Posted by: mydarkestplaces | April 7, 2013

End It Movement (and more)

A person I follow on Twitter sent out this riveting and incredibly well put together survey/quiz thing about a person’s slavery footprint.

Natch, I took it.

And it was incredible. The facts about this world, this 21st century world, this world that still relies so heavily and strongly on indentured, conscripted, or flat out enslaved people. It’s nauseating to think about.

The cotton in our clothes, the components in our electronics, the flair in our makeup. Chances are better than even that something that you have consumed and/or will consume and/or something you use on a regular basis has been helped along in its life cycle by a slave.

I am typing this on an iPad, looking up facts on an iPhone, and have a DVD playing in the background while lounging in cotton clothes.

And I can’t be 100% certain that even half the items I’m interacting with have been ethically sourced.

And holy COD that breaks my heart. And I find myself thinking about what I can do to make sure my slavery footprint isn’t increasing. Heck, what can I do to SHRINK it?

Then I’m struck by this whole new train of thought. To be able to even have this thought…I could obviously be more privileged but holy HANNAH I’m already so privileged. To have the OPTION to buy my food from local sources. To entertain the idea of buying clothes, at least as many as possible, from manufacturers that are based in the US.

A sad, sad, sad fact is that buying domestic tends to be much more expensive. To even pretend to be paying enough for their employees to meet the lowest cost of living, companies have to pay exponentially more than they would in a southeast Asian country. Which isn’t too say that globalization is right, it’s obviously not. It has enabled far too many wrongs in far too many places and lives. But when a company’s goal is to make money they want to do that at the highest margin possible. I know for a fact that I have many friends who will disagree with me, and likely quite vehemently, but no, I don’t fault companies for wanting to make a buck. I do fault companies for wanting to make a buck at the expense of humanity.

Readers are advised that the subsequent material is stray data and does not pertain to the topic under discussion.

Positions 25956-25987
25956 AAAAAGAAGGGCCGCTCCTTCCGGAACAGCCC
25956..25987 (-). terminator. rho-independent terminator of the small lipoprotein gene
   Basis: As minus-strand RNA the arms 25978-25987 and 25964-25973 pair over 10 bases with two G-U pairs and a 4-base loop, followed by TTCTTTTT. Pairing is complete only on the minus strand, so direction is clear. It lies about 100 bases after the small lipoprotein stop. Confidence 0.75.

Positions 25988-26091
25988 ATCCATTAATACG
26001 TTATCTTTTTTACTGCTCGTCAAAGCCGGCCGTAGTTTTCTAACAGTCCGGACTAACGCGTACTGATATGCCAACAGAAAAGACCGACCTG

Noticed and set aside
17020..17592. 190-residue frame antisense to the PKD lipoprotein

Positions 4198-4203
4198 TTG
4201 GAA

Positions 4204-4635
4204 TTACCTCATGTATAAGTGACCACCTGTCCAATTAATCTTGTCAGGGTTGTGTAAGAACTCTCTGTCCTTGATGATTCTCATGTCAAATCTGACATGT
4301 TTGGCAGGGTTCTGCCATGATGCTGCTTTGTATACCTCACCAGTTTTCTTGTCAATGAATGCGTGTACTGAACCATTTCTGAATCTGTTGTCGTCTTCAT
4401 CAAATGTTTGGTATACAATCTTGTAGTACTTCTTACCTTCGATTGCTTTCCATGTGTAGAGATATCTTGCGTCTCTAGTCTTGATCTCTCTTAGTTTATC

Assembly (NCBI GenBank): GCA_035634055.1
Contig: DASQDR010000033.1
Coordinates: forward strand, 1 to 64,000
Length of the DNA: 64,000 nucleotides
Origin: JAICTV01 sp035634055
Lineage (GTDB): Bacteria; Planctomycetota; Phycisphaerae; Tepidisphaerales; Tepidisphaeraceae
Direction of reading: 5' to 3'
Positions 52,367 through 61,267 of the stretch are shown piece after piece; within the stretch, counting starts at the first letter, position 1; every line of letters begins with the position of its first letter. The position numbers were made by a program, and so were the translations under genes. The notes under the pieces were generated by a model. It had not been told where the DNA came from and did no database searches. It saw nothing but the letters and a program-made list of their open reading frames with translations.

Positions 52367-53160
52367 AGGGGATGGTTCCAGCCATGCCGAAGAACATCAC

An anecdote. My sophomore year of college, at close to the apex of my “rawr rawr liberal activism,” I ended up getting involved with a movement to block Wal-Mart from moving into the neighboring town. At this point, 2013, we all understand what the pitfalls of a corporation like Wal-Mart are. They treat their employees – both domestically and abroad – like crap. The offer few benefits, paltry pay, and little to no flexibility in scheduling. And that’s just domestically. Where we have agencies like OSHA making sure things like the Triangle Shirtwaist fire don’t happen again. At least within the United States. In other countries, our government takes the stance, “well, if they don’t care we won’t either.”*

The few who read this blog are varying degrees of brilliant. There isn’t a single person who is stupid, who doesn’t understand the trickiness and stickiness and overall wretchedness of globalization and its affect on the people of this world.

The truth is, though, that so many people domestically don’t have the option of buying goods that cost a little (lot) more. I’m lucky enough to live in a community that cares deeply not just about the international supply chain, but our local producers (of goods, food, etc.). We in Maine end up having a greater ability to procure what we need from local sources. In places like St. Lawrence County, that is not the case. While it’s somewhat possible to buy food from known sources, there isn’t a place to get underwear, socks, shoes for kids that seem to outgrow them as soon as you buy them. At least not for a price that won’t break the bank in families already living close to, if not in, poverty.

The fact is, those of us with the latitude, the privilege, the means to do so have to put our money where our mouths and our morals are. It’s not enough to say that something is wrong, we need to show companies that we mean it when we decry their business practices. We need to reward those who control (and supervise and maintain) their supply chain start to finish. We need to not spend our money those places that don’t. That I haven’t spent money at Wal-Mart in almost ten years isn’t affecting their bottom line. But if suddenly there are 10, 50, 100 million people nationwide who aren’t the story changes. To find out more about what businesses to shop at (or not) check out Made in a Free World.

It’s not going to take just me, just you, or even the city of Portland or state of Maine to make the changes that need to happen. It’s going to take all of us.

It’s time to put our dollars where our mouths are.

Let’s #enditnow

*I know and understand that it’s far more complex than this way oversimplified view – and that many within our government do care. Doesn’t change the fact that fires like the one in Mumbai continue to happen.


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